Finishing looks to have been the difference here, with Exeter creating slightly better chances than Crewe overall – albeit in a close game – but leaving empty-handed. The visitors threatened more regularly and kept their hosts quiet at the start of each half, so were unfortunate not to have taken something from this match.
Luton perhaps paid for a poor start here, having not troubled Grimsby’s goal for the first half an hour. By then the Mariners were already deservedly ahead and – despite a second-half renaissance from the home side – were able to recover their lead late on when their hosts appeared to run out of steam.
Unlike the Hatters, Barnet prevailed despite a poor start this weekend. Having gone almost the entire first half without an attempt at goal, the Bees made good use of the few second half opportunities they carved out to stun Mansfield. The home side didn’t exactly make an electrifying start themselves but were the far more industrious attackers thereafter and will be disappointed not to have at least taken a share of the points.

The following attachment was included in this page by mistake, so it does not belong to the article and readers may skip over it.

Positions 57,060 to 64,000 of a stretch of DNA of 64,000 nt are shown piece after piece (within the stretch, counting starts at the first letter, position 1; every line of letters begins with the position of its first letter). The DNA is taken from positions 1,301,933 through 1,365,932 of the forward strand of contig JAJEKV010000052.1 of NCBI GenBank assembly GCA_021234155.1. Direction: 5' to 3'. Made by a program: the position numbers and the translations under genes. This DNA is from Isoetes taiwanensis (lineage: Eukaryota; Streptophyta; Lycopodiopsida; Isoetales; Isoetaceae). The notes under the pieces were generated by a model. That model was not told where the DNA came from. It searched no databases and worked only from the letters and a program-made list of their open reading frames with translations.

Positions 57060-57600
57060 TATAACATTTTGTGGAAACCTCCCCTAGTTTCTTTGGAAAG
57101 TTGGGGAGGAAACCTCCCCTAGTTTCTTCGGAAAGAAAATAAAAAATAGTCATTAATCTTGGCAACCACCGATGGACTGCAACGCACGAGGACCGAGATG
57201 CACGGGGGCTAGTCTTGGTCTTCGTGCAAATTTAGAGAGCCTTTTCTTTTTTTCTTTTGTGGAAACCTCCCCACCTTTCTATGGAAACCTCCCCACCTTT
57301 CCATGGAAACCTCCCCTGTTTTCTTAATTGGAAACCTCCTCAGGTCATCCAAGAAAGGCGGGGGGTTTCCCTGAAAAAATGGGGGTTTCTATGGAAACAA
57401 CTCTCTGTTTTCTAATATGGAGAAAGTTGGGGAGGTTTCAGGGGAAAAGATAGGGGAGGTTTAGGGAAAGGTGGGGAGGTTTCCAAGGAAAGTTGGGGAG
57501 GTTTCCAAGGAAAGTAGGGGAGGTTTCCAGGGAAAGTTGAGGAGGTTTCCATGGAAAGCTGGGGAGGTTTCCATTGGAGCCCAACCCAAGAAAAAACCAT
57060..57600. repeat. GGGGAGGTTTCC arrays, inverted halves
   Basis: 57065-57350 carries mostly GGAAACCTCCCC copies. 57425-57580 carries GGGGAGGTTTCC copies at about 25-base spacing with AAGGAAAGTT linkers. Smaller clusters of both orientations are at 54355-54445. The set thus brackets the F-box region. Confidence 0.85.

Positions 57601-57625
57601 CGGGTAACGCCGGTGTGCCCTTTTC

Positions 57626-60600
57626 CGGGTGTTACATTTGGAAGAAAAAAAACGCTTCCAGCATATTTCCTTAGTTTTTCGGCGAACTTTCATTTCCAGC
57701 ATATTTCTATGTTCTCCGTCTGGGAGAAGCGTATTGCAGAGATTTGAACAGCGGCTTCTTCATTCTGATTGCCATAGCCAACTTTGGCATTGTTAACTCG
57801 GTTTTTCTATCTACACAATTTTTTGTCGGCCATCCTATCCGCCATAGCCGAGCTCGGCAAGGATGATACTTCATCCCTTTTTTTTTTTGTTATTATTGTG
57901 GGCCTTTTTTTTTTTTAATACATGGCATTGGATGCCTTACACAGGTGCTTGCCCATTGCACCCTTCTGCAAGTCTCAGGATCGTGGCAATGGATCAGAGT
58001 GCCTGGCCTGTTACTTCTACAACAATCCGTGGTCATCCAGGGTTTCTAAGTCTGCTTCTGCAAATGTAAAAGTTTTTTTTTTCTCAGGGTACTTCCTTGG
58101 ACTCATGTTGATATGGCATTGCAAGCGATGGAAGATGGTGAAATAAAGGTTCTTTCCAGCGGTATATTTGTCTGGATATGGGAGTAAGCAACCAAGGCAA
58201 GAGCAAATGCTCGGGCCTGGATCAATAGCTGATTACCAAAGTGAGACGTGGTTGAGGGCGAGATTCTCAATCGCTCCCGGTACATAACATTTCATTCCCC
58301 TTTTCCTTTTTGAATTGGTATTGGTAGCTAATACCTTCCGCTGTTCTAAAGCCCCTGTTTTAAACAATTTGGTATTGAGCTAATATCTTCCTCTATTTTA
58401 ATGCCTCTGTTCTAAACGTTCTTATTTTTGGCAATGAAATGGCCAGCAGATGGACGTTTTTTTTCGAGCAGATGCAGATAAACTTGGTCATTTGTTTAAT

As I mentioned at the outset, Morecambe’s defence has been soaking up a tremendous amount of punishment this season while Doncaster have been one of the best all-round performers, so this result wasn’t as surprising as it would have been between two different sides. It looks to have been a comprehensive victory for the visitors, with Morecambe kept quiet for most of the match and the ratios of both expected and actual goals identical between the two teams.
This looks to have been a fair result overall, with both Newport and Cheltenham creating roughly two goals’ worth of chances. The visitors’ racked up theirs more sporadically, enduring long spells at at either end of this contest without troubling the home defence much, while Newport – who had twice pegged the Robins back with impressive speed – spent much of the second half chipping away fruitlessly.